Driven by our need for certainty, we value knowing what may lie ahead. Facing open time, with all its possibilities, takes courage and – from budgets to prayers – we seek to gain a sense of control over our future. It’s unsurprising that we find pleasure in stories where foreshadowing signals what will happen, from storytellers who sneak the future into the present.
The ability to manipulate the direction of time is fundamental to sophisticated narration. Merely explaining what happens next – the way time works in real life – is not enough when it comes to entertainment. There’s nothing more tedious than a story that proceeds along the lines of “this happens, then this, then this” and so on. Novelist E. M. Forster – who wrote A Room with a View, Howard’s End and A Passage to India – famously decreed that this kind of primitive narration causes listeners to fall asleep or rise up to kill the storyteller.
To avoid such a fate, skilled narrators use foreshadowing to create tension, build anticipation and hook the audience into a belief that there’s something of interest to follow. We instinctively know that everything in a story has been planned and the author has determined the destiny of each character, so we intuitively look for the signs and the structures that will take us towards closure, including moments of foreshadowing.
They can be subtle and poetic (a storm or a shooting star), psychological (a character worrying about something that has yet to be revealed) or concrete, like the appearance of a deadly weapon. But common to all these forms of foreshadowing is that we see them as the future pointing backwards. The grief to come has caused the present storm; bad news the anxiety; the body at the end of the film requires the gun at the start.
Alfred Hitchcock knew only too well the importance of being able to play with time. Imagine four people seated at a table having a conversation about football for five minutes, when suddenly a bomb goes off. That’s five minutes of boredom followed by a surprise. What’s in it for the audience, says Hitchcock, is only “ten seconds of shock”. But take the same scene and show the audience the bomb at the beginning, and the conversation about football becomes an exercise in suspense and high anxiety.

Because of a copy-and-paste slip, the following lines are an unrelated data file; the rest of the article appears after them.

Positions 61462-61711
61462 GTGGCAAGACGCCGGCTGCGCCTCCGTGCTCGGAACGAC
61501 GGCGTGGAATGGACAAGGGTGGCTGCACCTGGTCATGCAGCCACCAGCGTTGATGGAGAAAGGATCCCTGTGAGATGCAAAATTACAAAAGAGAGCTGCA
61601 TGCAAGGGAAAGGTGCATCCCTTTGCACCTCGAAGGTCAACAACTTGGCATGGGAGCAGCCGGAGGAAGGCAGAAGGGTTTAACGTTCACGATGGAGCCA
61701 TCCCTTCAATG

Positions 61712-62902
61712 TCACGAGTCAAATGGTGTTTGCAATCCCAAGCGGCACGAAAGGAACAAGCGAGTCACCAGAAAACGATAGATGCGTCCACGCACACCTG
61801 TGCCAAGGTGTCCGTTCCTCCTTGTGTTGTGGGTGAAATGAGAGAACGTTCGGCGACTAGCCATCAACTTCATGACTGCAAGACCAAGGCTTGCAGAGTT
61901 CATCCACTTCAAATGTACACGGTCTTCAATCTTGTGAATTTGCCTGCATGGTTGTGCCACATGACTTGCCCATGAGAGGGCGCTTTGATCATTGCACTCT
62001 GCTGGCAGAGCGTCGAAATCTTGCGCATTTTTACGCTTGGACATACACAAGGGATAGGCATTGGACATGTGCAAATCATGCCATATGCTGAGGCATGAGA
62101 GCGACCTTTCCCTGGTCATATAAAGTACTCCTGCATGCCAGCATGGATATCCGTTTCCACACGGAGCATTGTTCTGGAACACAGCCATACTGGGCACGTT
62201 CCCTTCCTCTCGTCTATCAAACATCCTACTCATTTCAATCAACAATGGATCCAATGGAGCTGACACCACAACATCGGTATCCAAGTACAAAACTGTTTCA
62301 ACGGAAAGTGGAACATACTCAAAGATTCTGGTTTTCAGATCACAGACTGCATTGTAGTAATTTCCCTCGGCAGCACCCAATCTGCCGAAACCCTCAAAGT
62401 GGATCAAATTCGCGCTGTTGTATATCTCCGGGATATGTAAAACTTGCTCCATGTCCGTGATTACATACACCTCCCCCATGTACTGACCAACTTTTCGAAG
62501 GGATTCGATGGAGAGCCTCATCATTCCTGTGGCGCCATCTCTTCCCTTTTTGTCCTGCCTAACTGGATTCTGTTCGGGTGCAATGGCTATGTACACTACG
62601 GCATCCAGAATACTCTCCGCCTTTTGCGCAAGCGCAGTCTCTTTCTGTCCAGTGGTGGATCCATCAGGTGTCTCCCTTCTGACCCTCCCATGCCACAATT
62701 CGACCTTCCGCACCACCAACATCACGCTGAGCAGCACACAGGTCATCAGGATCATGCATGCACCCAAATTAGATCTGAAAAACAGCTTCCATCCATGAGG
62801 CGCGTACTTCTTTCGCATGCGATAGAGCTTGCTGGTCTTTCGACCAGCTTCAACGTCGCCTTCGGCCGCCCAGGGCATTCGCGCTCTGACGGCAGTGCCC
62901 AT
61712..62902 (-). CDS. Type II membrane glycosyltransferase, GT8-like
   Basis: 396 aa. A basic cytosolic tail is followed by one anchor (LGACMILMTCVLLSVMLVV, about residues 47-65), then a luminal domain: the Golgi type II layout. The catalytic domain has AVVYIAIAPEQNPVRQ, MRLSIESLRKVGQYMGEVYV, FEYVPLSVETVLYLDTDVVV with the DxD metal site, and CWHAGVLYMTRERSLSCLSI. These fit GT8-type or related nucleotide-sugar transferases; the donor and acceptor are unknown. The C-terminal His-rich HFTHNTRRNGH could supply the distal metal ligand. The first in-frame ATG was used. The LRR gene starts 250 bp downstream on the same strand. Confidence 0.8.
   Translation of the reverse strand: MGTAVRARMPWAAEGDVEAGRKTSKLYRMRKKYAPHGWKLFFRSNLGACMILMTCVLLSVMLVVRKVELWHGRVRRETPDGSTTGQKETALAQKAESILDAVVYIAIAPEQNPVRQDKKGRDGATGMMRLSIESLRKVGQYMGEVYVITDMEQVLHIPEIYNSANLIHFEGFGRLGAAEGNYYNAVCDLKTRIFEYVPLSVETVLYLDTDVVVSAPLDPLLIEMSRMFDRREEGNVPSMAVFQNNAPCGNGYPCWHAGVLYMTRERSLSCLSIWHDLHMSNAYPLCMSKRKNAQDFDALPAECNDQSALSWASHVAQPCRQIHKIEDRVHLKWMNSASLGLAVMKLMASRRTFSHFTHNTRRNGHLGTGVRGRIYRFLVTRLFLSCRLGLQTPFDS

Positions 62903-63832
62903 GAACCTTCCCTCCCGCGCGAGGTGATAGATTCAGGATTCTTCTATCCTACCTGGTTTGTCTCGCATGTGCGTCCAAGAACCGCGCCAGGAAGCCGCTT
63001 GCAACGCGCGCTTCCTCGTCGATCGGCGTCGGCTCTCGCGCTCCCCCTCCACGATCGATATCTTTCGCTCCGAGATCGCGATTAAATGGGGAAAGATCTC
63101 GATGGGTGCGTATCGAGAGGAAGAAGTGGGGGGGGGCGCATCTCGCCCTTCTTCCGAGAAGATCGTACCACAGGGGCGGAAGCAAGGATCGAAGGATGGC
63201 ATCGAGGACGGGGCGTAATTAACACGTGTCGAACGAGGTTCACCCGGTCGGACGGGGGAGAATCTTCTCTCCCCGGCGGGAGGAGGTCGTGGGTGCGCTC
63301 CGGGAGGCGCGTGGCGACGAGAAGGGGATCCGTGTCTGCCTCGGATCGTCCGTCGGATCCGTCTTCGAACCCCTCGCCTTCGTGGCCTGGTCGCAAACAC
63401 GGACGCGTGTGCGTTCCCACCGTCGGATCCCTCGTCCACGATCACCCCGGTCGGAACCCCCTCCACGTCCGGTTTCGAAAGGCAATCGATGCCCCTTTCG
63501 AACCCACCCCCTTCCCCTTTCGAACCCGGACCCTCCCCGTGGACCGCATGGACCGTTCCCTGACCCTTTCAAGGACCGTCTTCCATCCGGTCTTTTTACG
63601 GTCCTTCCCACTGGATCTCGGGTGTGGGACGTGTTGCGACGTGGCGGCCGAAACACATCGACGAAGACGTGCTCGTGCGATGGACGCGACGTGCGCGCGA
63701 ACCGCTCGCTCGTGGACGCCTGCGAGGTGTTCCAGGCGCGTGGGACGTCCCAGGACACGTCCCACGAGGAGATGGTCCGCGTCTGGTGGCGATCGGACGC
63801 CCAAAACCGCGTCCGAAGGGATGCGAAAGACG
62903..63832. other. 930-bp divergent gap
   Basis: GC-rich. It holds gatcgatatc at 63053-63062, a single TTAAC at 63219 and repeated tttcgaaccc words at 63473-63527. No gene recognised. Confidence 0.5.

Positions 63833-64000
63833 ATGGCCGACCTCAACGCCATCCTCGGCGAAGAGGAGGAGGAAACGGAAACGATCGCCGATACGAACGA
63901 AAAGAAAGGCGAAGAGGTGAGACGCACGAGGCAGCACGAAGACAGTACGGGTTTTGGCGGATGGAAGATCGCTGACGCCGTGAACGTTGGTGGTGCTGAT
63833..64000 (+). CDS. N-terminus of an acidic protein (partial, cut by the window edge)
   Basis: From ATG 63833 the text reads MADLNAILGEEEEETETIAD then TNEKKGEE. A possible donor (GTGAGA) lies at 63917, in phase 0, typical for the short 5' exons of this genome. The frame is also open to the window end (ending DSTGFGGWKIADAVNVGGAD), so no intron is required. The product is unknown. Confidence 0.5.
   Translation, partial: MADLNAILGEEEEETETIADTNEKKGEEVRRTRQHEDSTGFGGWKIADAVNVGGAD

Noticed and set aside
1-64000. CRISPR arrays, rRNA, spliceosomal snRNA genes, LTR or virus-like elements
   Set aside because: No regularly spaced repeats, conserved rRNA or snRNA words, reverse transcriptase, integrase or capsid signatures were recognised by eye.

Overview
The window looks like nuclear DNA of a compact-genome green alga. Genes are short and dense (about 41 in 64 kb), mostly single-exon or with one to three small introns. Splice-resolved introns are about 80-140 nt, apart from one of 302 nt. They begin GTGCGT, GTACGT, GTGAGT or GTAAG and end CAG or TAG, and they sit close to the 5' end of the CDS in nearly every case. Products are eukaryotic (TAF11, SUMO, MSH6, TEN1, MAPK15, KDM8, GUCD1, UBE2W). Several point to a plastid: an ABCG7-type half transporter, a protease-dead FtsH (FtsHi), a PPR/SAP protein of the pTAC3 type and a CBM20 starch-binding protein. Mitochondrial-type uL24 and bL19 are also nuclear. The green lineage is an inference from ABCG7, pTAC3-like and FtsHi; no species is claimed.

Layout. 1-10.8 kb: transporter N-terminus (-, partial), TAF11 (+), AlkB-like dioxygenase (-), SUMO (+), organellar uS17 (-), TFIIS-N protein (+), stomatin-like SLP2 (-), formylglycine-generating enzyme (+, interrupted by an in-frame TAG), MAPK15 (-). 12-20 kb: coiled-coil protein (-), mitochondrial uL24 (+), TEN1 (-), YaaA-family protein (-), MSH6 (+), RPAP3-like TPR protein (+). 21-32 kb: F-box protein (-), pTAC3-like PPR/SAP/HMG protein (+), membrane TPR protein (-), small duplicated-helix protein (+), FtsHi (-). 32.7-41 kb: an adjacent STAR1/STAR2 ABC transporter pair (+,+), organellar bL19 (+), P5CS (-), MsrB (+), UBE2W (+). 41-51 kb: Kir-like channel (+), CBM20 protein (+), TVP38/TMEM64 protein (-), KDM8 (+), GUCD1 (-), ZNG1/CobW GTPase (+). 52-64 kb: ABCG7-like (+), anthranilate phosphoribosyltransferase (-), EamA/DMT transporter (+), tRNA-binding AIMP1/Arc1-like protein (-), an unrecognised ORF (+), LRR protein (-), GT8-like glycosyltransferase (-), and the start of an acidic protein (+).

Orson Welles plays out this idea in the famous opening scene of Touch of Evil (1958), showing us a bomb set to go off in three minutes. It’s then hidden in the boot of a car that moves erratically through a busy crowd. We hold our breath wondering where the car will be when the time is up.
The cough is a timebomb
The screen cough is also the ticking of a bomb, leaving both character and audience unsure when it will go off. One of the most dramatic screen coughs occurs in Three Billboards Outside Ebbing, Missouri (2017). It’s revealed early in the movie that police chief Willoughby (Woody Harrelson) has terminal pancreatic cancer, but it’s a brutal shock when he violently coughs blood over Mildred Hayes (Francis McDormand).
In a strangely poignant sequence, writer/director Martin McDonagh opts for Willoughby to take his own life rather than let the disease run its course: he knows what lies ahead after that dreadful coughing incident.
Storytellers have a delicate balancing act to maintain when it comes to foreshadowing. Too oblique or poetic and the audience struggles to see the connection between the signalling moment and the signalled event, or perhaps only recognises it retrospectively. Because the screen cough is linked to both a specific individual (the sufferer) and a specific outcome (death), it’s necessary to be subtle when using it as a narrative device.
Perhaps we are now beyond subtlety. The combination of our current hyper-vigilance of respiratory symptoms and the increasing awareness of the function of the screen cough, risks it becoming a dreadful cliche, a trope in need of a innovative makeover. Like the good guys wearing white hats in Westerns, and detectives smoking excessively in film noir, it may just be time to give the screen cough a breather.
This essay was written by: